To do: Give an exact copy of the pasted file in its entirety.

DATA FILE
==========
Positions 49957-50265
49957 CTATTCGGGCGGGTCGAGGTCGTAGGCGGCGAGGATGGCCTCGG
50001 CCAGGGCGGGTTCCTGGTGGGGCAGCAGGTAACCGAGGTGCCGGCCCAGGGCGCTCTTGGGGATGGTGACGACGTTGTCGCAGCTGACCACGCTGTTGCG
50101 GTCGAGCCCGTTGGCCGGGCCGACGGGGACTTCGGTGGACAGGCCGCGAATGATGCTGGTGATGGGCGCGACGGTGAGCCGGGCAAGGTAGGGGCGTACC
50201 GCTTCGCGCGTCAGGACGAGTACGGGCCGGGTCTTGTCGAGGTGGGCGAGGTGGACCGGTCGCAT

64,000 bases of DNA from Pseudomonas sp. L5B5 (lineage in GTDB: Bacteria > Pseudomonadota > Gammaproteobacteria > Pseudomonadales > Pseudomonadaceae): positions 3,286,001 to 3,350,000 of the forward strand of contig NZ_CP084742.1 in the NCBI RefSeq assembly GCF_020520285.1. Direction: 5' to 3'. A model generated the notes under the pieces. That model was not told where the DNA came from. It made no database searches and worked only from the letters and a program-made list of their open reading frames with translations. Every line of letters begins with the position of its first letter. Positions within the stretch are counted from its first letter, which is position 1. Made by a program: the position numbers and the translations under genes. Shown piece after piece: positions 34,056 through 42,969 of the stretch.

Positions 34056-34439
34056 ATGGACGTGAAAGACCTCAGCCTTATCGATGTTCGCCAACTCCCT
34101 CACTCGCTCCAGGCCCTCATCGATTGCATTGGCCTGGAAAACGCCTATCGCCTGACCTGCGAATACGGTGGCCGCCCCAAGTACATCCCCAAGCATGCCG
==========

Positions 49957-50265
49957 CTATTCGGGCGGGTCGAGGTCGTAGGCGGCGAGGATGGCCTCGG
50001 CCAGGGCGGGTTCCTGGTGGGGCAGCAGGTAACCGAGGTGCCGGCCCAGGGCGCTCTTGGGGATGGTGACGACGTTGTCGCAGCTGACCACGCTGTTGCG
50101 GTCGAGCCCGTTGGCCGGGCCGACGGGGACTTCGGTGGACAGGCCGCGAATGATGCTGGTGATGGGCGCGACGGTGAGCCGGGCAAGGTAGGGGCGTACC
50201 GCTTCGCGCGTCAGGACGAGTACGGGCCGGGTCTTGTCGAGGTGGGCGAGGTGGACCGGTCGCAT

64,000 bases of DNA from Pseudomonas sp. L5B5 (lineage in GTDB: Bacteria > Pseudomonadota > Gammaproteobacteria > Pseudomonadales > Pseudomonadaceae): positions 3,286,001 to 3,350,000 of the forward strand of contig NZ_CP084742.1 in the NCBI RefSeq assembly GCF_020520285.1. Direction: 5' to 3'. A model generated the notes under the pieces. That model was not told where the DNA came from. It made no database searches and worked only from the letters and a program-made list of their open reading frames with translations. Every line of letters begins with the position of its first letter. Positions within the stretch are counted from its first letter, which is position 1. Made by a program: the position numbers and the translations under genes. Shown piece after piece: positions 34,056 through 42,969 of the stretch.

Positions 34056-34439
34056 ATGGACGTGAAAGACCTCAGCCTTATCGATGTTCGCCAACTCCCT
34101 CACTCGCTCCAGGCCCTCATCGATTGCATTGGCCTGGAAAACGCCTATCGCCTGACCTGCGAATACGGTGGCCGCCCCAAGTACATCCCCAAGCATGCCG